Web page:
See this note also.
It's going to take some fancy legal footwork for a court to overturn precedent -- Trudeau and the court killed the Northern Gateway by throwing out the "killer whale card."
As Hunter S. Thompson would say: this is the "nut" of the ruling today: no one can contest that increased shipping will have adverse effect on killer whales off the coast of British Columbia, but most damning, the pipeline company punted or ignored the issue, almost "contemptuously" if the transcript can be believed.
From the ruling:
 Bearing in mind that the primary focus of the applicants’ concern about the Board’s assessment of Project-related marine shipping is the Board’s assessment of the adverse effects of the Project on Southern resident killer whales, the previous review of the Board’s findings demonstrates that the Board considered the Project’s effects on the Southern resident killer whales, including the environmental effects of malfunctions or accidents that might occur, the significance of those effects and the cumulative effects of the Project on efforts to promote recovery of the species. The Board found the operation of the Project-related tankers was likely to result in significant, adverse effects to the Southern resident killer whale population.
 Given the Board’s finding that the Project was likely to result in significant adverse effects on the Southern resident killer whale, and its finding that Project-related marine vessel traffic would further contribute to the total cumulative effects (which were determined to be significant), the Board found that the increase in marine vessel traffic associated with the Project is likely to result in significant adverse effects on the traditional Indigenous use associated with the Southern resident killer whale.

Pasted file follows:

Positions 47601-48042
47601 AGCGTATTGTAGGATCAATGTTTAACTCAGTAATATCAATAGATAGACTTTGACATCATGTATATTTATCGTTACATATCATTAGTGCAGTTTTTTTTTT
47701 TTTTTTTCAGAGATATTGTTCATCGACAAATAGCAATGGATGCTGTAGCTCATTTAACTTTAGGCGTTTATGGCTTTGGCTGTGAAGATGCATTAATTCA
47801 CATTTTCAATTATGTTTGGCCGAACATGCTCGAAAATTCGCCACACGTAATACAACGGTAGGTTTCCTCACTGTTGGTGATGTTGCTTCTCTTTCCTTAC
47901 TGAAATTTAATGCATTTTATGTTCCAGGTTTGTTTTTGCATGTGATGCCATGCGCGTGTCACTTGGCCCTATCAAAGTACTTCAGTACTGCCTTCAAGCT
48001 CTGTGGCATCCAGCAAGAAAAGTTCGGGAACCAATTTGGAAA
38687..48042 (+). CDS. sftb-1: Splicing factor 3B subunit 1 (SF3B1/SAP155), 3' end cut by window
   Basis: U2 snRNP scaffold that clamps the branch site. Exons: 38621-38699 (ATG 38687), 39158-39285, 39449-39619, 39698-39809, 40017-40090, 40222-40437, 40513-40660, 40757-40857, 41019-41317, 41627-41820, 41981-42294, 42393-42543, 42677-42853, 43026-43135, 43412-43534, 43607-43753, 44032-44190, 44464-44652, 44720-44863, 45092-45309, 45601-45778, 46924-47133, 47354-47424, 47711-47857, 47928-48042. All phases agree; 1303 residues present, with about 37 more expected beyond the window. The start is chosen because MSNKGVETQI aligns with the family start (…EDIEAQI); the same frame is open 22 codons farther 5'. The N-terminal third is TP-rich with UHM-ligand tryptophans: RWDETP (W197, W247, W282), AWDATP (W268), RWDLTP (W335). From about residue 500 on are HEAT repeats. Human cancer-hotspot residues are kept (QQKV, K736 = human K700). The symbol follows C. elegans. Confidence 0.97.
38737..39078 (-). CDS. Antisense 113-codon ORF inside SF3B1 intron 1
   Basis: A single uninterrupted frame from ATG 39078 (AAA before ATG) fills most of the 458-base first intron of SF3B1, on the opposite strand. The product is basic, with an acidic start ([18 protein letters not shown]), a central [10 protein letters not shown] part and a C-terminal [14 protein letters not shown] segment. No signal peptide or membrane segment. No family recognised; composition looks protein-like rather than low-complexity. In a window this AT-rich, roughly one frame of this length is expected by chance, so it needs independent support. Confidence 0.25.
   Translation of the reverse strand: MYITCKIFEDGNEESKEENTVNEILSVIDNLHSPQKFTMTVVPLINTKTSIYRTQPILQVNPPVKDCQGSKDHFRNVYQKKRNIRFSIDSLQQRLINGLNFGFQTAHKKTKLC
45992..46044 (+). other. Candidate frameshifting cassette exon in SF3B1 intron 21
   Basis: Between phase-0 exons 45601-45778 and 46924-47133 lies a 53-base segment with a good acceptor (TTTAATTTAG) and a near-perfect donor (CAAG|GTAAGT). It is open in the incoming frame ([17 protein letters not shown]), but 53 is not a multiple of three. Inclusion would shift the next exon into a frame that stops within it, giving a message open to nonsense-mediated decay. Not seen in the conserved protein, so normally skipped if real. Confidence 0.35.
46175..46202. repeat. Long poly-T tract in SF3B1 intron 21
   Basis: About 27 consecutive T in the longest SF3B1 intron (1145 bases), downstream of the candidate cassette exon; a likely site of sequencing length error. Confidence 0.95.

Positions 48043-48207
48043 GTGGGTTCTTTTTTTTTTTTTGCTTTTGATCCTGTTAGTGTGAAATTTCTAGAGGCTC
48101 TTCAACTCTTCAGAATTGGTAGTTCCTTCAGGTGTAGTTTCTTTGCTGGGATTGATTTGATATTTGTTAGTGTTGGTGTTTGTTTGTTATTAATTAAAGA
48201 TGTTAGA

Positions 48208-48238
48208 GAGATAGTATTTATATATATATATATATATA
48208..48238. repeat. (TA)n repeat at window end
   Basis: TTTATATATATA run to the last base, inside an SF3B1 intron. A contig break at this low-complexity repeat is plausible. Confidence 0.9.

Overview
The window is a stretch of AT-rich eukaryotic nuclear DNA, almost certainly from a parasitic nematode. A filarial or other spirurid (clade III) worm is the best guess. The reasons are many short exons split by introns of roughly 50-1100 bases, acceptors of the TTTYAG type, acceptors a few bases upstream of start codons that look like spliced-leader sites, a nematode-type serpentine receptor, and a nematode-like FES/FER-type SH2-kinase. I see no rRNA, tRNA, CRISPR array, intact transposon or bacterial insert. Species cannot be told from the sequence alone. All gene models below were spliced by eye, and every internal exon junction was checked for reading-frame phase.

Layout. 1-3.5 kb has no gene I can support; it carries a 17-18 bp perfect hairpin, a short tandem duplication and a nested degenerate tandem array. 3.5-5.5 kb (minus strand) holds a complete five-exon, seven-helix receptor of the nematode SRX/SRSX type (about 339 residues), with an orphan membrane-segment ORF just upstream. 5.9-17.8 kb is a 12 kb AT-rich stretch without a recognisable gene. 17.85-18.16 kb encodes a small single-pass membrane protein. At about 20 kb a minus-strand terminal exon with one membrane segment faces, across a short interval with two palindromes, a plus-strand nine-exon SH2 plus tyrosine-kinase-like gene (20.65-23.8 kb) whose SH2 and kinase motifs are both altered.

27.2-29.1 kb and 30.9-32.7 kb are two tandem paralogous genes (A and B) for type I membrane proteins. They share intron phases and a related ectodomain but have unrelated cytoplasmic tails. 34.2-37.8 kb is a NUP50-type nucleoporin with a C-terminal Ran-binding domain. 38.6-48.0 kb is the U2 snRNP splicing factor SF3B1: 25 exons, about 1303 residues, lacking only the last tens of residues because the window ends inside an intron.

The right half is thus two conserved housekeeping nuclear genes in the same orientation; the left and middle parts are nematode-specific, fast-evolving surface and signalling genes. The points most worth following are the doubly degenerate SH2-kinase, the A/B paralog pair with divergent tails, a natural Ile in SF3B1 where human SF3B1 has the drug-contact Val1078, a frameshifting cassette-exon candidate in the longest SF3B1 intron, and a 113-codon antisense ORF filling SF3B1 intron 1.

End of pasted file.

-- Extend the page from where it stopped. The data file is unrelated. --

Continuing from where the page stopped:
The Board then considered mitigation measures through the limited lens of its regulatory authority. It found there were no direct mitigation measures Trans Mountain could apply to reduce or eliminate potential adverse effects from Project-related tankers.
 The Board stated that it considered all reasonable alternatives to Project-related marine shipping that would reduce the impact on SARA-listed species’ critical habitat. This would include the critical habitat of the Southern resident killer whale. As part of this consideration, the Board directed Information Request No. 2 to Trans Mountain. In material part, Trans Mountain responded that the only known potential mitigation measures relevant to the Salish Sea to reduce the risk of marine mammal vessel strikes would be to alter the shipping lanes in order to avoid sensitive habitat (that is areas where whales aggregate), and to set speed restrictions. Trans Mountain advised that shipping lanes and speed restrictions are set at the discretion of Transport Canada.
 Thereafter, the Board issued an Information Request to Transport Canada that, among other things, requested Transport Canada to summarize any initiatives it was currently supporting or undertaking that evaluated potential alternative shipping lanes or vessel speed reductions along the southern coast of British Columbia with the intent of reducing impacts on marine mammals from marine shipping. Transport Canada responded that it was“not currently contemplating alternative shipping lanes or vessel speed restrictions for the purpose of reducing impacts on marine mammals from marine shipping in British Columbia”. However, Transport Canada noted it was participating in the Enhancing Cetacean Habitat and Observation Program led by Port Metro Vancouver.
[437 Transport Canada’s statement that it had no current intent to make alterations to shipping lanes or to impose vessel speed restrictions would seem to have pre-empted further consideration of routing alternatives by the Board.
 This review of the Board’s report has shown that the Board in its assessment of Project-related marine shipping considered:
- the effects of Project-related marine shipping on Southern resident killer whales;
- the significance of the effects;
- the cumulative effect of Project-related marine shipping on the recovery of the Southern resident killer whale population;
- the resulting significant, adverse effects on the traditional Indigenous use associated with the Southern resident killer whale;
- mitigation measures within its regulatory authority; and,
- reasonable alternatives to Project-related marine shipping.